Facing More Tough Competition and Lower Profits, Rogers Cuts 375 Jobs

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Rogers cuts 375 jobs in wireless, cable

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Rogers Communications Inc. (TSX:RCI.B) will eliminate 375 jobs, a move that comes as the wireless, cable and Internet provider cuts costs in the face of lower profits and tougher competition on all fronts.

The staff reduction is part of a cost-cutting strategy announced earlier this year and include employees in the business, wireless, and cable and Internet divisions. They follow 300 job cuts announced in March.

The latest downsizing covers a variety of skills and includes some management and sales positions, Rogers spokeswoman Patricia Trott said Tuesday.

"Going forward, we're managing costs where it makes sense but we're continuing to invest in driving the business forward and obviously we have a focus as well on driving revenue, new sources of revenue," Trott said.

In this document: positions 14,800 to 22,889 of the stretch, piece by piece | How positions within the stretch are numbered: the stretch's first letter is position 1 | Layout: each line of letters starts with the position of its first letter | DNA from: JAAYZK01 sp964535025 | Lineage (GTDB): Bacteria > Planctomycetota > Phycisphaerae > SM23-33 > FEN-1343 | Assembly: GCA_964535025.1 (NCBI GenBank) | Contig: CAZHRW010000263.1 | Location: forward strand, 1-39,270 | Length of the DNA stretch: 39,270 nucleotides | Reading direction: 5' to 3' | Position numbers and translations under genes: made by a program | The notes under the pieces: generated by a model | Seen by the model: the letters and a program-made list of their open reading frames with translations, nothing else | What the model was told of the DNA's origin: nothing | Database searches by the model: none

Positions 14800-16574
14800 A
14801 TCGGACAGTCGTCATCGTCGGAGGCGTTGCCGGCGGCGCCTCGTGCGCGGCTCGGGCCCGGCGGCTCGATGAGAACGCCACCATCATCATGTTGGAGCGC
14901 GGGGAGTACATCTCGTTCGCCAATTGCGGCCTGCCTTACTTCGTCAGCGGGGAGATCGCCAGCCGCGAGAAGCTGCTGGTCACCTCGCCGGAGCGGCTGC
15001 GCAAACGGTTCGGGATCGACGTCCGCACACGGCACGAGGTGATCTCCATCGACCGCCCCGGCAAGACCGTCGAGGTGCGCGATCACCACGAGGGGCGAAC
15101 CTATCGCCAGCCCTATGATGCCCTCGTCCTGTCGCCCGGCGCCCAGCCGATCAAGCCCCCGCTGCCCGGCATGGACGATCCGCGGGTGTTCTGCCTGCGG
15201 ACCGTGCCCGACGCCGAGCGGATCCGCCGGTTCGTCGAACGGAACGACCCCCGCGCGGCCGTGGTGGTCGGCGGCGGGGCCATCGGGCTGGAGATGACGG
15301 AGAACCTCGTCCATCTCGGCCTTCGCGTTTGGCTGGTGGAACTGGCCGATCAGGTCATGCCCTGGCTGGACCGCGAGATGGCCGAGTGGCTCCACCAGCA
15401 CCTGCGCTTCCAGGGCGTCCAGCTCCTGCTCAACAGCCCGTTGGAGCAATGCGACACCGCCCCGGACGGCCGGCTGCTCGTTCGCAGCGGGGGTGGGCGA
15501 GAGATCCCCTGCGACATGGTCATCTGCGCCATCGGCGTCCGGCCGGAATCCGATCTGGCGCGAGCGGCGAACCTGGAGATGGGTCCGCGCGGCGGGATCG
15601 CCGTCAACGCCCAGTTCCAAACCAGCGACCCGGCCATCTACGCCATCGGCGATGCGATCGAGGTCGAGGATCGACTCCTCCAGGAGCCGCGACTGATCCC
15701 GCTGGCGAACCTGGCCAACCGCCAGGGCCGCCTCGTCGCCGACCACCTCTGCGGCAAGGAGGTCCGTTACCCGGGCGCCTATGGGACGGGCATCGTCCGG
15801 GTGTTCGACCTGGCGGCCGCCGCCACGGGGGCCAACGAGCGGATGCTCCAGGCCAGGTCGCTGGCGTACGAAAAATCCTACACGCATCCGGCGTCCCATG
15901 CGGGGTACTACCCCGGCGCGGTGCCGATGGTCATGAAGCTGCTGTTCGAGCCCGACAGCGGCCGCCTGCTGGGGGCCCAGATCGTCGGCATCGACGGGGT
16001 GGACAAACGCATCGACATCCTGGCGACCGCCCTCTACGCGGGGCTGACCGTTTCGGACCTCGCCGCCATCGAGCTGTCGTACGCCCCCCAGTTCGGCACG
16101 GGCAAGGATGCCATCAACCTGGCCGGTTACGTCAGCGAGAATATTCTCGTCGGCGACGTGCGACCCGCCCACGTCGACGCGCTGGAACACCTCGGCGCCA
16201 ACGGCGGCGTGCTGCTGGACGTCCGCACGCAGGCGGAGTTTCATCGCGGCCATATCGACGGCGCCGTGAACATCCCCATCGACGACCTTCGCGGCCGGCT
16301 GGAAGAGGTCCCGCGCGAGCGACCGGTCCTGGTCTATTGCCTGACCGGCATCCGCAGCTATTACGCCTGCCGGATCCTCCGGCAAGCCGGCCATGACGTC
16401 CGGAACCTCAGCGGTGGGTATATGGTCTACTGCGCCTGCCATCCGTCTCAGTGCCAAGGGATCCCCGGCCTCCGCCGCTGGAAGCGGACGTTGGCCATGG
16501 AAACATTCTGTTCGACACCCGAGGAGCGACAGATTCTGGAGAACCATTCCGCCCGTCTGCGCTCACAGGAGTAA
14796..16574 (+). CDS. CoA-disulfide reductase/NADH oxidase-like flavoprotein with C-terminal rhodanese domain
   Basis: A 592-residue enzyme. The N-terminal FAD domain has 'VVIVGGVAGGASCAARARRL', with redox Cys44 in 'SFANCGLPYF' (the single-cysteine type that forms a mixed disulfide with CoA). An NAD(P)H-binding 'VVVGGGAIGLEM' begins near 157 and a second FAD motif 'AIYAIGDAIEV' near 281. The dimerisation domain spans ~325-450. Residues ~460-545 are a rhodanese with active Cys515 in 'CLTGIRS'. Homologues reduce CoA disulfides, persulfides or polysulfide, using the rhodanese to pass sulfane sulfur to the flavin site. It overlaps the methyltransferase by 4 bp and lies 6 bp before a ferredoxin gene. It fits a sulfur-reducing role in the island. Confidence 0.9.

"This is sort of Part 2 of our cost cutting initiative that we announced earlier."

Rogers hopes to get increased revenues from its mobile banking initiative, devices connected to its wireless network such as parking meters, appliances and machines and other business services.

"Again, a difficult day for everyone but we're really focused in the future on alternative revenue sources and driving the growth of the business," Trott said.

Trott wouldn't address any competitive pressures that Rogers is facing.

The Toronto-based company's wireless division -- which has the largest base of subscribers in Canada with about 9.3 million-- has faced challenges from players big and small. It's competing against major players Bell (TSX:BCE) and Telus (TSX:T) for mobile phone subscribers and also from new players like Wind Mobile.

Rogers, Bell and Telus are fiercely vying for lucrative smartphone subscribers on faster, next-generation networks. Rogers had a competitive advantage with its more advanced network until three years ago when Bell and Telus upgraded their networks, allowing them to offer the same smartphones as Rogers.

Rogers' cable division is also battling fellow industry giant Bell, which has rolled out its Internet Protocol TV service in Montreal and Toronto. …